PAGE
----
When programming max effort deadlifts versus minibands we will typically work up to a max effort single. It is recommended to leave a set in the tank, there is no need to test the limits with this exercise. 

Deficit Deadlifts

When it comes to building brute strength, few exercises can compare to the deficit deadlift. What makes this exercise so effective for athletes is the glute and hamstring strength benefits it can provide. With the range of motion being extended, a greater demand is placed on the glutes and hamstrings to move the barbell.

At the most strenuous point (breaking the floor) the glutes will be even more involved than they would be during a conventional deadlift, as are the hamstrings and low back. As we know, developing the strength of these muscles will ultimately lead to improved sports performance. With any sport played on two feet, your glutes and hamstrings will play a tremendous role in terms of explosive power and run speed. 

When programming deficit deadlifts it is best to go with a 2” deficit. This will be feasible for most athletes without having to worry about making any adjustments to their typical deadlift form to reach the barbell. 

If you begin to pull from deficits above 2” athletes will begin having to make adjustments to their form, which can increase the likelihood of injury. The goal isn’t to test how much an athlete can deadlift from the greatest deficit, the goal is to extend the range of motion slightly in order to target muscle groups that have a great impact on sports performance.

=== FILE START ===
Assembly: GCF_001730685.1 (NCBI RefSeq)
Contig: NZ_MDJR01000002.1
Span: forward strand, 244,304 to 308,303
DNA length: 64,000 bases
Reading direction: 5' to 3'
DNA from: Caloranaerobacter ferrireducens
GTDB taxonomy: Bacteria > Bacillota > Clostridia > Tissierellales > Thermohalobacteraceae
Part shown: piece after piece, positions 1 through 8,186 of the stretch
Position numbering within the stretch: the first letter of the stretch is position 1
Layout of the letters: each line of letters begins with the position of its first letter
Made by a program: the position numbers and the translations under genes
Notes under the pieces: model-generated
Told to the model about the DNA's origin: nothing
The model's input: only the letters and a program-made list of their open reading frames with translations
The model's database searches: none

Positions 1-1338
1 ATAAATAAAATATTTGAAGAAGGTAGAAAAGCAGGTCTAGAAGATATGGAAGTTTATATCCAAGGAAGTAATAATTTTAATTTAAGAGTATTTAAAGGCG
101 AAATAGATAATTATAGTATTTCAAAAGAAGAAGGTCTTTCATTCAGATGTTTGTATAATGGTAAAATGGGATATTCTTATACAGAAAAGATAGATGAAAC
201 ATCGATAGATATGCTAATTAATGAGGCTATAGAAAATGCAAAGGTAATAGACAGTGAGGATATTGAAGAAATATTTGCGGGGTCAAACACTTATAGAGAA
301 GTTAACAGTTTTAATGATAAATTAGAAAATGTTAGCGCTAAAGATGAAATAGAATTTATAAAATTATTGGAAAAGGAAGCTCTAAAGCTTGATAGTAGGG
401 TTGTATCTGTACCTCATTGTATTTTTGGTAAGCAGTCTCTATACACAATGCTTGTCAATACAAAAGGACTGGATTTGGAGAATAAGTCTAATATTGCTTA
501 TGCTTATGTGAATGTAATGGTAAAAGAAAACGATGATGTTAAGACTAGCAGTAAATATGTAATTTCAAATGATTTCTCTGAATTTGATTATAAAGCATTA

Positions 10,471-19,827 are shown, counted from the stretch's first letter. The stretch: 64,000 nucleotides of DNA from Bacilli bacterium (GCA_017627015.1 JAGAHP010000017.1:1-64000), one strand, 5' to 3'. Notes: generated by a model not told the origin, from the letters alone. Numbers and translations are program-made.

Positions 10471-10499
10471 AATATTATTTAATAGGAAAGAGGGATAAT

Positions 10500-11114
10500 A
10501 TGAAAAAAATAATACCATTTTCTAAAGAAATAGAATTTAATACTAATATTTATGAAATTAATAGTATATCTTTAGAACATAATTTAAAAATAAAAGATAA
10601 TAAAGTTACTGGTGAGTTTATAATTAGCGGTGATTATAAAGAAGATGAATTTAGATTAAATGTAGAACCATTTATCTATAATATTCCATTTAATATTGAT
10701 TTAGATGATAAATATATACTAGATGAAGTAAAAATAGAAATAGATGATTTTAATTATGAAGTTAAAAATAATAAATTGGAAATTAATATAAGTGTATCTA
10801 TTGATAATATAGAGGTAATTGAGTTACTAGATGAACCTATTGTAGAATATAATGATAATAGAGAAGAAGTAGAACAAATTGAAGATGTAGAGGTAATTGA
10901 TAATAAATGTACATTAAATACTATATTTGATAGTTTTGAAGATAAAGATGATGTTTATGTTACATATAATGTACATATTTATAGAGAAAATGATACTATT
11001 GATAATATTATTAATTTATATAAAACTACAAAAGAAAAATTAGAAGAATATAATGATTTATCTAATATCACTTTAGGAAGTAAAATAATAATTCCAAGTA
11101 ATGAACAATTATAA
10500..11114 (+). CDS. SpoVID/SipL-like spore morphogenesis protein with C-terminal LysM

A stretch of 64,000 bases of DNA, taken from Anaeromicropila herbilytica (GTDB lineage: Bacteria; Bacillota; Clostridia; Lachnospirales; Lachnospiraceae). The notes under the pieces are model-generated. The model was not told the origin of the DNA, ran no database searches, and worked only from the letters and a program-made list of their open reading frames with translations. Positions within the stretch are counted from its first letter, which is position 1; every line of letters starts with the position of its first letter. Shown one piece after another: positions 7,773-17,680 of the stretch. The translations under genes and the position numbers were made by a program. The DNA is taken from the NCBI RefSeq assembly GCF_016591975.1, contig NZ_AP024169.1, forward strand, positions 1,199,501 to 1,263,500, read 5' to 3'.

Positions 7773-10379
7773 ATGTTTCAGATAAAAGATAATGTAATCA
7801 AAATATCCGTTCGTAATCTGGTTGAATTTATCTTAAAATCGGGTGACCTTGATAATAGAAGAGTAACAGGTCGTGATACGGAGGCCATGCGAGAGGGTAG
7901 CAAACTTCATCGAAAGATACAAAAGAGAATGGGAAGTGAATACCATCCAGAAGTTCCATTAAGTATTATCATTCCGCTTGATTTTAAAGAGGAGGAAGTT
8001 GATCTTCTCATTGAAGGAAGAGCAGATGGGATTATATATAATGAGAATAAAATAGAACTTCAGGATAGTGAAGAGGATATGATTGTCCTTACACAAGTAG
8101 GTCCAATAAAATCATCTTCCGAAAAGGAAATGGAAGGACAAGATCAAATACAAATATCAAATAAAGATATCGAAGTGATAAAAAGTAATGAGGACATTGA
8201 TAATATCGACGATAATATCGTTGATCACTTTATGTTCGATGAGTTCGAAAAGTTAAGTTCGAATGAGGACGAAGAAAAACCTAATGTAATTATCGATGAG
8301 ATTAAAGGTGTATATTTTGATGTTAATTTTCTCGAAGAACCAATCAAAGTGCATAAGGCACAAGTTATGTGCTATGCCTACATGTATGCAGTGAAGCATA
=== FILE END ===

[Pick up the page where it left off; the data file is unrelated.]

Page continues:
As far as reps go, we will always work up to a max effort single, while leaving a set or two in the tank. A good rule of thumb for coaches to follow is to end the exercise once you see a breakdown in form. The idea is to reap the maximum amount of absolute strength benefits from this exercise in a safe manner, not to roll the dice. 

Absolute Strength for Sports

No matter what the training focus is, your ability to improve your athletes will always be dictated by the quality of the programming, and the quality of the movement execution. Max effort training has been labeled dangerous by individuals who have a very limited training toolkit, and practically no experience lifting heavy weights.  

Many strength and conditioning coaches get lost in the idea that in order to become a better athlete you must constantly perform exercises associated with speed training. However, you have to ask, if these exercises are so effective why haven’t injury rates declined? You see it season after season, knee and hamstring injuries happening on a regular basis at the college and pro level.

Want to lower the chances of knee injuries? Improve your hamstring strength by loading them with max effort weight. Want to improve muscle and tendon density? Load them with max effort weight. No matter how many hops, skips, and jumps you perform, nothing can match the athletic benefits associated with gains in absolute strength.

Sources:

Simmons, L. (2007). Westside Barbell Book of Methods. Westside Barbell.

Verkhoshansky, Y., & Siff, M. C. (2009). Supertraining. Verkhoshansky.

Zatsiorsky, V. M., & Kraemer, W. J. (2006). Science and Practice of Strength Training. Human Kinetics.

2 Comments

Tony Suvir
Tony Suvir

October 24, 2022

Absolute strength affects everything! Posture personality attitude self esteem and one’s‘give a damn’

Great article guys what I learned from you I applied and entered a local powerlifting contest for the very first time at 44 yrs of age, 23 yrs ago and earned first place trophies two yrs in a row! THANK YOU WSBB!

Joe Audino
Joe Audino

October 24, 2022

Great article